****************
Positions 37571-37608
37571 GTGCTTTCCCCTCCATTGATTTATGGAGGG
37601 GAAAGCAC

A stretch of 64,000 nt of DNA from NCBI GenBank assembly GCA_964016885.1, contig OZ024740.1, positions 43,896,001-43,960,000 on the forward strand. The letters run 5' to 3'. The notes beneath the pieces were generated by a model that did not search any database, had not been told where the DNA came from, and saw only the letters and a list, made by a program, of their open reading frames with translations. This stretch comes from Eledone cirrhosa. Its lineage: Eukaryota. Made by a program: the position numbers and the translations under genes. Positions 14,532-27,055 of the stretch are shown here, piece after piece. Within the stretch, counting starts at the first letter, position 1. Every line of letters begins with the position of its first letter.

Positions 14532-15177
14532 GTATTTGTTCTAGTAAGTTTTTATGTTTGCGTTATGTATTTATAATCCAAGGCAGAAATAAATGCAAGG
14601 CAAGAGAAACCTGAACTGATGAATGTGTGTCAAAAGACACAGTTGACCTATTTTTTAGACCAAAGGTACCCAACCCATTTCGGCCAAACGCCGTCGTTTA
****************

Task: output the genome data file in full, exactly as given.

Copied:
Positions 37571-37608
37571 GTGCTTTCCCCTCCATTGATTTATGGAGGG
37601 GAAAGCAC

A stretch of 64,000 nt of DNA from NCBI GenBank assembly GCA_964016885.1, contig OZ024740.1, positions 43,896,001-43,960,000 on the forward strand. The letters run 5' to 3'. The notes beneath the pieces were generated by a model that did not search any database, had not been told where the DNA came from, and saw only the letters and a list, made by a program, of their open reading frames with translations. This stretch comes from Eledone cirrhosa. Its lineage: Eukaryota. Made by a program: the position numbers and the translations under genes. Positions 14,532-27,055 of the stretch are shown here, piece after piece. Within the stretch, counting starts at the first letter, position 1. Every line of letters begins with the position of its first letter.

Positions 14532-15177
14532 GTATTTGTTCTAGTAAGTTTTTATGTTTGCGTTATGTATTTATAATCCAAGGCAGAAATAAATGCAAGG
14601 CAAGAGAAACCTGAACTGATGAATGTGTGTCAAAAGACACAGTTGACCTATTTTTTAGACCAAAGGTACCCAACCCATTTCGGCCAAACGCCGTCGTTTA